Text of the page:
The party’s over on September 7, 1998…
Dear Breakup Girl,
I’ve been seeing my boyfriend for the last five years, and we’ve lived together for three. Before we moved in together, my mother and other family members kept objecting because “it wasn’t right” to live with someone before you were married. Of course I answered that their morals didn’t apply to me. Now I wish someone had told me the real reason, which is when you want to get out of the situation, you’re a lot more stuck than if you weren’t sharing the same house.
When we started going out, it was a fling — we both agreed that it was just one night, but kept seeing each other anyway and it sort of grew from there into the best relationship I’ve ever had. He’s one of only two guys I’ve really loved (and I’ve sown enough wild oats to know what I’m talking about); we always seemed to have a truly fantastic relationship — I really thought he was The One.
After he graduated from college (I’m a year older) we broke up for awhile while he moved to the west coast, but he came back after a few months because he decided that our relationship was more important than whatever he was going to do out there and that he was probably just going through a commitment freaking-out phase. Silly me, I thought this was OK and let him move into my new house.
But…since he’s been back (nearly a year now) things have been going from bad to worse. Everything he does gets on my nerves — if I buy something nice for myself, he manages to use it up or ruin it. Last week I caught him using my deodorant! I buy him anything he asks for; he’s just one of those “Oh no, I don’t want dessert, I’ll just have A BITE OF YOURS” people. I find myself wanting to strangle him for breathing in an irritating way. When he went camping with another friend for a week, I noticed that I was suffused with continual joy that he wasn’t there. All the things that I used to love about him drive me crazy now. The spark is gone, the party’s over, it’s time to pack it up and go.
Having been hit repeatedly over the head with these observations, I’ve come to the realization that it’s time to enjoy my own desserts. The problem is that we live in the DC area, where it really takes two incomes to survive. I’d be fine on my own (actually, I’d have more money than I do now, because I wouldn’t have his bills), but he works in a bookstore for not much more than minimum wage, and he’s going to technical school to try to start his career. I don’t want to kick him onto the street, but I don’t want him in my house anymore either. I had the easy solution of taking an out of state job for a lot more money where I’d be able to support separate households, but the deal fell through at the last minute and now I’m stuck with just hard choices. He can’t move back with his parents (they live in Texas) because of school. He can’t afford his own place, and he doesn’t know anyone in this area who could be a roommate. I’ve been over all this so many times in my head that I’ve started having recurring dreams where I pay women to have sex with him in the hopes that he’ll leave me for one of them.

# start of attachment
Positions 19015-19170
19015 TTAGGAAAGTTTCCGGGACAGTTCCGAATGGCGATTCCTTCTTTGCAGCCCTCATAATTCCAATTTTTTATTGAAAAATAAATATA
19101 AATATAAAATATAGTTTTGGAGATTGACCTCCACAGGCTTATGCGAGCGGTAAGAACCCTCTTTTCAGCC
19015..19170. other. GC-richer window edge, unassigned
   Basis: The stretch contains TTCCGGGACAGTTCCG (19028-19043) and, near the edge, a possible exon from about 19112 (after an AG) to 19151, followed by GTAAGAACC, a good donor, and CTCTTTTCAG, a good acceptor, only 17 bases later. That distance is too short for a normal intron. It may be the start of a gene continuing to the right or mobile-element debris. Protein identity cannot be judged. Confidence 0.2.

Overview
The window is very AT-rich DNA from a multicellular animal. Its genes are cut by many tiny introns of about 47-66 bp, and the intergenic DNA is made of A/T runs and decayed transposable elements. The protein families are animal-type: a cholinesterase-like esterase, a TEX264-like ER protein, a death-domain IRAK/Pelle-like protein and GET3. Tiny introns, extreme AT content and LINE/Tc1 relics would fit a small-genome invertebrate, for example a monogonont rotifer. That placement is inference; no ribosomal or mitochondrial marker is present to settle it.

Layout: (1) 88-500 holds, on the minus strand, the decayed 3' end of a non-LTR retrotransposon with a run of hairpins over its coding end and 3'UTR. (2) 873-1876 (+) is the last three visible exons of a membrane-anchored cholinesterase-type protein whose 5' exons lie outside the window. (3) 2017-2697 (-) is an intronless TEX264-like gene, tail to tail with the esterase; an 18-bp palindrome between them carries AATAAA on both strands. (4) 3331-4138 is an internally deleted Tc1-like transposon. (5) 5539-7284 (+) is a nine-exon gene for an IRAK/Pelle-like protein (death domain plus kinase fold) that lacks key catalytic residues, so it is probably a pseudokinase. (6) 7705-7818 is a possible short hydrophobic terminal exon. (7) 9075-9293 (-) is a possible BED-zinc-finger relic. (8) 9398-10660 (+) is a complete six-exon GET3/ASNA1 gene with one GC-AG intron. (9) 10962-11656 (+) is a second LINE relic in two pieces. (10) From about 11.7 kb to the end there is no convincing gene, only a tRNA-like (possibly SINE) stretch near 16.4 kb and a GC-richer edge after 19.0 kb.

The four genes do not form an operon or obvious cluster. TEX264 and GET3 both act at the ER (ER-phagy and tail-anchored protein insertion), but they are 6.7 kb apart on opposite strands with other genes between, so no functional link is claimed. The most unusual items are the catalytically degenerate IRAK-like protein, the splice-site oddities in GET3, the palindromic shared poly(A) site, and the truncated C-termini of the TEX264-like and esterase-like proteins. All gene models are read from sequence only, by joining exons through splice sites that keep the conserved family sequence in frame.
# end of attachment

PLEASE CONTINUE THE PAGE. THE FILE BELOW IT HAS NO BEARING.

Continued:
Of course, we really haven’t talked about any of this, because it’s hard to start a conversation with “You drive me nuts, how soon can you leave?’ and it’s hard for me to be honest tactfully, especially since whatever love I still feel for him is buried under tons of resenting his existence. Given the situation, I don’t think there is any good way to bring it up.
So what it boils down to is, is there an option I’m overlooking? All I can think of is kick him to the curb completely heartlessly, or just try to spend as much time away from home as I can until next summer, when my lease is up and he’s finished school. (Or possibly pay people to have sex with him until he finds someone else to sponge off of).
P.S. A book that I heartily recommend for any woman considering/going through a breakup is The Improvised Woman : Single Women Reinventing Single Life by Marcelle Clements. It’s a collectionof interviews with and essays about single women — a great resource.
Frankly, the deodorant thing doesn’t freak me out that much — strikes me as just one of those icky/endearing intimacies, like peeing with the door open — but hey, if the best thing about living together is when he goes camping, well, there you go. If you say it’s time, I believe you. I also believe that you truly care about his feelings and his well-being. And yes, this breakup will suck. Show me one that doesn’t and I’ll show you pictures of BG’s permanent new home in Tuscany.
But yes, there is an option you’ve overlooked. Kicking him to the curb … nicely. Explain the deal firmly, respectfully, grownuply. Skip the list of stuff he messed up (and I’d leave out the dreams, too); focus on the lack of spark. It won’t be pretty, but that’s ’cause it’s … a breakup.
See, Regretful, what you’ve given me is a very convincing list of Things that Will Make This Breakup Particularly Crappy. This is NOT the same as Good Reasons Not to Bail. What it really is is Excellent Justifications for Being a Big Martyr/Savior and Avoiding Having to Deal.
Bottom line, it’s most heartless of all to keep this poor guy around when you’re writing letters to Breakup Girl about how you can’t wait to get rid of him. I know that this principle of mine will not help with the practical matter of finding him a pad, but still. People manage. They make do. I don’t know, he can put up a sign in the bookstore that he’s looking for a roommate, or reduced rent in return for odd jobs. What about people from school? He’ll deal.
I know you’ll be fine without him. You know that, too. But the fact that really needs to sublet some space from your ego is this: that he will be fine without you, too.